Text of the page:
Transcript from the "svgOrigin" Lesson
>> Sarah Drasner: Here's the last thing that we're gonna cover which is svgOrigin. svgOrigin is super cool because look at this, I've got this cow jumping over the moon. I'm gonna throw it and he scares the little guy, right. My friends were making fun of me because they could do this better than I could.
[00:00:18] So cow scares the little astronaut, and, of course, it's SVG so it works well on mobile too, and also that's draggable, so it's draggable and then it's 360. So I wanted the cow to jump over the moon and rotate around the moon. There didn't used to be SVG Origin in GreenSock, but now there is.
[00:00:45] Now, SVG Origin, you can pick out two points inside the SVG and have everything rotate around that. So really, transform origin wouldn't allow me to do that, right, because SVG, I'm rotating around another piece of the SVG somewhere else. So you can pick any point inside the SVG and have things go around that thing, it's super cool.
[00:01:12] Whoops. So instead of they don't have the x, y. So for the view box, it would be x, y, width and height. They don't have those points. They just find the point like x and y and we're gonna rotate everything around that point. So I found the midpoint of the moon and it's rotating around that.
>> Sarah Drasner: So if they didn't, man, the transform origin issues in those embeds is really crazy. So if that didn't exist, how was I trying to do it before it existed? Well, I thought I would make this long pole and take the cow and put it in a group with the long pole, and then make the fill transparent of that pole and then I would around this way.
[00:02:00] But it was constantly firing. It was just like I did like a test like a hit test between these two things and was like, well, when they hit do this other thing, but it was like constantly firing and I'm like, there's a bug in GreenSock. No, there's not a big bug in GreenSock, what it thinks is happening and the reason why it's constantly firing, is that there is no diagonals in the DOM.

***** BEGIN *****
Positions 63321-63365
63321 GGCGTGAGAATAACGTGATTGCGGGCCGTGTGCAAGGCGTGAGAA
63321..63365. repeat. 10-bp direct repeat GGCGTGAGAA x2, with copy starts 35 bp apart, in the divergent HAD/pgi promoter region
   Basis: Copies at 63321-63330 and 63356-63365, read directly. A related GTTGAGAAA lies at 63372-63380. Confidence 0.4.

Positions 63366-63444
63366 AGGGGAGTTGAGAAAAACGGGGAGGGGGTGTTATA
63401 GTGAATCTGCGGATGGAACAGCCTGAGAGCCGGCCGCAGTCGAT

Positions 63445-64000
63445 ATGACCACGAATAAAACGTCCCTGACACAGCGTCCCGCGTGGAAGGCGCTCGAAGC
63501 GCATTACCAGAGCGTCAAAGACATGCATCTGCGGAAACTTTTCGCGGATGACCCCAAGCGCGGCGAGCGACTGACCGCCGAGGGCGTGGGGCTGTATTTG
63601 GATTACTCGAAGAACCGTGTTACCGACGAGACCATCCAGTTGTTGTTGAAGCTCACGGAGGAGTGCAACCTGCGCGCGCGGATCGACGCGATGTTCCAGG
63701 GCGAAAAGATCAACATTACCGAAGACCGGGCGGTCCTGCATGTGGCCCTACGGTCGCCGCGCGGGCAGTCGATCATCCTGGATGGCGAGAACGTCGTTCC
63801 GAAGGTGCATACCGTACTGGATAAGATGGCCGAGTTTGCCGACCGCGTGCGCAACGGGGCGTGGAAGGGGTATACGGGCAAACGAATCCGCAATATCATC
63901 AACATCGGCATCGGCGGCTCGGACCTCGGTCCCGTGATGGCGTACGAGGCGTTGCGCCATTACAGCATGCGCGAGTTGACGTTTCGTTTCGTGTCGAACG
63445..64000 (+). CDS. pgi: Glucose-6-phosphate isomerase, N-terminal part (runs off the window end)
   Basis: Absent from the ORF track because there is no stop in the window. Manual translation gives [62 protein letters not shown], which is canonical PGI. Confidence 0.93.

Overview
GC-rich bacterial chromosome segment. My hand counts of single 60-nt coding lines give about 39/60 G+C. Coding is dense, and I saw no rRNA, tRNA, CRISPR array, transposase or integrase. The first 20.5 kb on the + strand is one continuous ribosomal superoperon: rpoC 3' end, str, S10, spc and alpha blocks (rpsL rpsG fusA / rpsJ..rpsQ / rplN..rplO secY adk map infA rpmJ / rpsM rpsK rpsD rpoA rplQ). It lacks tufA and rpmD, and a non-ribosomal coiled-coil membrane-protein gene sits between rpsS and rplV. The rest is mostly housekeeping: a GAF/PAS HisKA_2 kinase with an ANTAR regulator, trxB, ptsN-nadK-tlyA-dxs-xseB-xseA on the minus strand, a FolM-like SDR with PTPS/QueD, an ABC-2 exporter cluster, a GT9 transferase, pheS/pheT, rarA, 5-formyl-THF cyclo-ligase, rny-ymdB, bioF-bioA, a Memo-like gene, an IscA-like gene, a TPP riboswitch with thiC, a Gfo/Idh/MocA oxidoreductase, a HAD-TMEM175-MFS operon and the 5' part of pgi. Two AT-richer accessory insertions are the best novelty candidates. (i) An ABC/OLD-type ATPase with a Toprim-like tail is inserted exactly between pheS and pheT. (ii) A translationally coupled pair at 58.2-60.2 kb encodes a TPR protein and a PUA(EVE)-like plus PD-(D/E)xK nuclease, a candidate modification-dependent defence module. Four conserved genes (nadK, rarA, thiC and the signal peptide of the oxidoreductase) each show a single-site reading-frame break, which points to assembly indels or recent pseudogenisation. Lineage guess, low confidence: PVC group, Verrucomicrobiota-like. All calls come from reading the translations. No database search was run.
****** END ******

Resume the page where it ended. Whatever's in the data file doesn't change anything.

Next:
[00:02:25] So this is the group, this is what the DOM sees. And that's the little head that it is trying to check against. So it is almost constantly over that head really. I'm thinking of it like this thing. What's going on? And then it wasn't until I put a border around the whole thing.
[00:02:46] Go, okay that's what it's seeing. So that's what the DOM sees for that piece. And here's the problem with hit tests for SVG I kind of touched on this before but I didn't fully explain it with visuals. If I check the bounding box stroke of all of these shapes while they're turning that's what we get.
[00:03:09] So all of these things are moving even the circle. Look at how weird that is. What? What is going on? That is so bizarre. But that diagonal is really the thing that like, caught me. So, you can see if you have that hit test and you have two stars, and you're trying to see if they hit each other, they'll hit each other way before it visually looks like they hit each other.
[00:03:33] So that's why that overlap thing, that overlap threshold becomes really important. So if you do decide to make a game, which you should, then you can kind of check. There's probably no better way to really understand the DOM and everything inside of it than making a game in the browser.
[00:03:50] It might seem like a funny task, but you have to dive into all of the kind of what the DOM sees and everything. So definitely play can be a really cool way of learning.